7 tips for spending the Christmas holiday in Paris

Posted in: Paris Planning


Holiday decorations in the City of Lights. Photos by Thedora Brack.
Holiday decorations in the City of Lights. Photos by Thedora Brack.

I love Paris in the winter when it glitters. I love this city when it glows with countless strands of tiny white lights. It goes straight to my head! Getting in the mood for the holidays here is never difficult, but to help it happen, here are seven ways to light your Paris match. Come, Cheapos, follow me!

1. Twinkle: Bright lights, dig the city

First, take in the lights with a brisk stroll around town, and then warm up with “un vin chaud” or crack open a toasty crème brûlée out on the terrace of a lively bar or café. Forget about the elements. The glowing overhead braziers, impromptu sing-alongs, and people-watching will keep you warm. For the city’s official street-illumination map, click here.

Taking in the festive scene at a café

Taking in the festive scene at a café

2. Tower: Bon Anniversaire, Madame Eiffel!

Continuing to celebrate her 120th birthday in style, la Tour Eiffel is not just sparkling for the usual five minutes on the hour, but she’s also encoring with a 12-minute super-cool LED light show nightly at 8, 9, 10, and 11 PM. My favorite spots for tower-gazing are just below Sacré Coeur at Rue Azaïs and rue Saint-Eleuthère, and beside the Palais de Tokyo.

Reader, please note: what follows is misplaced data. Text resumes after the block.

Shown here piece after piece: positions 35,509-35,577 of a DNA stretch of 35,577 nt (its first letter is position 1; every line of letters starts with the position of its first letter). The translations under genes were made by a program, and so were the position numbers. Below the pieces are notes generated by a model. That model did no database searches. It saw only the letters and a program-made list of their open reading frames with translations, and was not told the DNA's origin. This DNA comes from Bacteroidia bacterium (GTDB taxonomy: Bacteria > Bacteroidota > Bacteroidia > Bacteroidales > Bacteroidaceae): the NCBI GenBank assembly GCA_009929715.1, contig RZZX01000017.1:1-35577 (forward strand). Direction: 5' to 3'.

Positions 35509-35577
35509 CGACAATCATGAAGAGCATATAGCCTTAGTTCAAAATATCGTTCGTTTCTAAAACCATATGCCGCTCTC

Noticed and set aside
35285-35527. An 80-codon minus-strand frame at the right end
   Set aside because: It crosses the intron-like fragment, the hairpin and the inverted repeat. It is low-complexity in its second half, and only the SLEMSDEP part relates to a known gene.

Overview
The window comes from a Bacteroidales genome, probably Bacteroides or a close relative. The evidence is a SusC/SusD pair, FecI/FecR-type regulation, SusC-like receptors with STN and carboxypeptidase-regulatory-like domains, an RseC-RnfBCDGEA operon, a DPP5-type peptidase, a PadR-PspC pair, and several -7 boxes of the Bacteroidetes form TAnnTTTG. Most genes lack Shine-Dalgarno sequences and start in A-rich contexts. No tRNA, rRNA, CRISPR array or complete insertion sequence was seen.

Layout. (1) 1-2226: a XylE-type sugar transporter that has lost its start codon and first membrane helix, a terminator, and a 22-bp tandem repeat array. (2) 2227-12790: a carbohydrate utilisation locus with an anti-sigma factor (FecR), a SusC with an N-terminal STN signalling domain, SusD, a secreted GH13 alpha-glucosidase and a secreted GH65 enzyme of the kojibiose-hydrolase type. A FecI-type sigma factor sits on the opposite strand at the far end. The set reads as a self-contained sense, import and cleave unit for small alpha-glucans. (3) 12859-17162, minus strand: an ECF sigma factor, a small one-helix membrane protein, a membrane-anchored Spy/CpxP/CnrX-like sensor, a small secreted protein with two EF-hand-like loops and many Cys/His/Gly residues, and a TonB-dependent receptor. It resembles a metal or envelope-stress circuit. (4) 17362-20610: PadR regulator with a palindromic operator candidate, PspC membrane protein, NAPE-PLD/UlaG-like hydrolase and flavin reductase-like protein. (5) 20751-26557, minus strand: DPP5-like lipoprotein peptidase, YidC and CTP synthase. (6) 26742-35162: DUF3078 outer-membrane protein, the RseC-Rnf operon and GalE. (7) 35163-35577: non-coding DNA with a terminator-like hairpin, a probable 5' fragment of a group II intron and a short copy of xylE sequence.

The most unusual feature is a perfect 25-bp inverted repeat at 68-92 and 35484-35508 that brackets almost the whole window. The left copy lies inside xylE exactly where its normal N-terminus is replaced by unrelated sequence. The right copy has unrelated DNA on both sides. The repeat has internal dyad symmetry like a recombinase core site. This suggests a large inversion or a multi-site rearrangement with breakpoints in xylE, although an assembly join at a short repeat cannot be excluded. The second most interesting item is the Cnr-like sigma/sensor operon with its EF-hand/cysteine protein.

Breaking News! For the first time ever, advance tickets for Eiffel Tower visits are now available online! Check out their booking site.

3. Window Shopping: Here comes the Hotstepper

Promenade up and down Boulevard Haussmann, while getting an eyeful of the grand magasins’ “vitrines de Noël” (holiday windows). This year, Chanel and Dior outfitted Printemps’ Russian-inspired windows, while rabbits, dollies, and bears (oh, my) cavort next door at Galeries Lafayette in tableaux by designers Gaultier, Kenzo, and Marc Jacobs.

The one-ring Cirque d’hiver Bouglione

The one-ring Cirque d’hiver Bouglione

Also, let’s not forget the smaller shops! Often restaurants, pâtisseries, boutiques, and even pharmacies hire artists to create whimsical murals. And keep your eyes peeled for neighborhood “concours de décorations de vitrines” (window decorating contests).


4. Holiday Circus: Time flies!

Treat yourself to an old-time spectacle at the one-ring Cirque d’hiver Bouglione (Metro: Oberkampf). Just think—Degas, Seurat, and Toulouse-Lautrec sat on these same red-velvet seats! Celebrating the 150-year anniversary of the flying trapeze, invented in 1859 by dashing acrobat Jules Léotard (thank him for creating the garment too!), this year the Bouglione circus family is paying homage to its roots with a “Festif” show, jammed-packed with traditional acts.

Tip: The seats in the very last row are just €10—but it’s worth every cent to be up close.

5. Ice Skating: Watch that figure!

Prepare for the 2010 Olympic Winter Games by taking a few spins around the ice rinks in front of the Hotel de Ville or Gare Montparnasse. Let Johnny be-Weir! The admission is free. Skate rental is €5, cash only. Know your European shoe size numbers. There’s no charge for sideline watching.

The decadent displays at l'épiceries Fauchon

The decadent displays at l’épiceries Fauchon